The Credit Information Bureau of Bangladesh Bank recently reportedly noted that a hundred individuals who have presented themselves as candidates at the forthcoming parliamentary elections are bank loan defaulters. From the perspective of the nation, it is good news in the sense that finally some sort of accountability is coming into the socio-political system of the country. It is a measure that will certainly boost our rather fragile democracy.
The question, however, is whether any of these hundred loan defaulters have actually been denied nominations by the parties they sought support from. Of course, there are reports of some candidates not being able to make it to the final list of electoral candidates because of the loans they owe banks. Whether any of these hundred persons listed by the CIB are among these disqualified candidates is not known, though. It would help if the CIB released the names of the individuals in order for the electorate to have a clear picture of who these intending lawmakers are, for the good reason that people are not willing to have politicians with skeletons in their cupboards pretend to speak for them in parliament.
While on the subject, we also note that a good number of nominees, in their property-related reports to the Election Commission, have made it known that they own next to nothing. That is pretty stunning, for among these people are individuals who have been known for their role in financial scams over the years. Again, they are people who have mysteriously never been prosecuted and indeed have had their shadowy past relegated to the backyard through their links with the powerful in the political circles. When such people aver that they have no property of their own, it beggars belief and for good reason. It is obvious that everything they own has been camouflaged through having their movable and immovable property transferred in the names of close family members.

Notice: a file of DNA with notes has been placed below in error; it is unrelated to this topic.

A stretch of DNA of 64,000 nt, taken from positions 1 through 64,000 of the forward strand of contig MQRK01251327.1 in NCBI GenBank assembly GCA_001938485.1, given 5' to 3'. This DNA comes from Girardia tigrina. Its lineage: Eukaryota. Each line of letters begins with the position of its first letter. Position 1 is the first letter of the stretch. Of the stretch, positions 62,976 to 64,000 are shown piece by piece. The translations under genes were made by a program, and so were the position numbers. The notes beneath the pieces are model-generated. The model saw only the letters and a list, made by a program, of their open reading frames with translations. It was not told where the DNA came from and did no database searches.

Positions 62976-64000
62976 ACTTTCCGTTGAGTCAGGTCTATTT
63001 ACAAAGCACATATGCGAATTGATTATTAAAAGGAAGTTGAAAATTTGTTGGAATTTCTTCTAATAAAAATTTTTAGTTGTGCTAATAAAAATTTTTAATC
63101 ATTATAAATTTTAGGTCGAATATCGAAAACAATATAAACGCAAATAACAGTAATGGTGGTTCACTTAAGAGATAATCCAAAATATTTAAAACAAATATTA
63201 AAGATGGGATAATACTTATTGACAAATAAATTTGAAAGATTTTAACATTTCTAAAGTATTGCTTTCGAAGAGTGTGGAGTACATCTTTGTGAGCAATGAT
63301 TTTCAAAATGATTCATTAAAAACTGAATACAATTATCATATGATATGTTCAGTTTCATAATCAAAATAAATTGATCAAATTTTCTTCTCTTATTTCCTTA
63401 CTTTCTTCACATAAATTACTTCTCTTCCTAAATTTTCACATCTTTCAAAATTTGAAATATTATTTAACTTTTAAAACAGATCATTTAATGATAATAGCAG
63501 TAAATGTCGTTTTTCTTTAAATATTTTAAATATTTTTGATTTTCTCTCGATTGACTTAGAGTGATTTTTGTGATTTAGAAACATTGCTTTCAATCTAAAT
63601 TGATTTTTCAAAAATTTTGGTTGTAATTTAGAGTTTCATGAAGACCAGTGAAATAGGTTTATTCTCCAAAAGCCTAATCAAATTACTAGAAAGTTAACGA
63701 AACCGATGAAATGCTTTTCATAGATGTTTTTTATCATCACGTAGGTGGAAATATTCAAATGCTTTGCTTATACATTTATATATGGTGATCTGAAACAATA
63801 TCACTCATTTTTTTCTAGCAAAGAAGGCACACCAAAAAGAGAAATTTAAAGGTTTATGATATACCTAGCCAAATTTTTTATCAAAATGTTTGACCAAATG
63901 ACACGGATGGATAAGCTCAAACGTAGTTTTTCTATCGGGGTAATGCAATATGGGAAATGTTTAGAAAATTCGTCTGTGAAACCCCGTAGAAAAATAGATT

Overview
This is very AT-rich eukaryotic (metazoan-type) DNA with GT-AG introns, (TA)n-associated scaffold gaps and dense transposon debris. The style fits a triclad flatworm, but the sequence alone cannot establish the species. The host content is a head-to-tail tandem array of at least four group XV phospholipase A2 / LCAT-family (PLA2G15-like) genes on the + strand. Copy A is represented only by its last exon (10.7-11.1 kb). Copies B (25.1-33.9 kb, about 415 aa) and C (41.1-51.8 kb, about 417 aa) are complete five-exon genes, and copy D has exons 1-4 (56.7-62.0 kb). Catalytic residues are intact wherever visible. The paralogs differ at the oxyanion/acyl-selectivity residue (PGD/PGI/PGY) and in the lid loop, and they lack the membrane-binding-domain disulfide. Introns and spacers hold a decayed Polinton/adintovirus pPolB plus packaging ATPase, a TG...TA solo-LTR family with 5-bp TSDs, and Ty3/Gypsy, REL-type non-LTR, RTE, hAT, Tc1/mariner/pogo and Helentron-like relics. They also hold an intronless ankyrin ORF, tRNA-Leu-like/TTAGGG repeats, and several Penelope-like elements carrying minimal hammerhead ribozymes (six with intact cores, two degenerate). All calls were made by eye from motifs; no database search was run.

And this is where we would like to make a serious suggestion. Once the elections are over, those who take charge of the government must move resolutely toward enforcing discipline in the financial sector. Loan defaulters cannot be allowed to get away with the money they owe the banks. At the same time, laws regarding investigations and confiscation of properties acquired illegally or which are not accounted for and have shrewdly been kept under the questionable ownership of members of the family need to be mulled. Corruption in whatever form we come across it cannot be acceptable. Those who agree, on behalf of the actual owners of property within the family, to affix their names to the property, must themselves be prosecuted for the crime, for crime it is.
The parliamentary elections we look forward to must be an opening of doors to a wholesome new beginning for democracy in Bangladesh.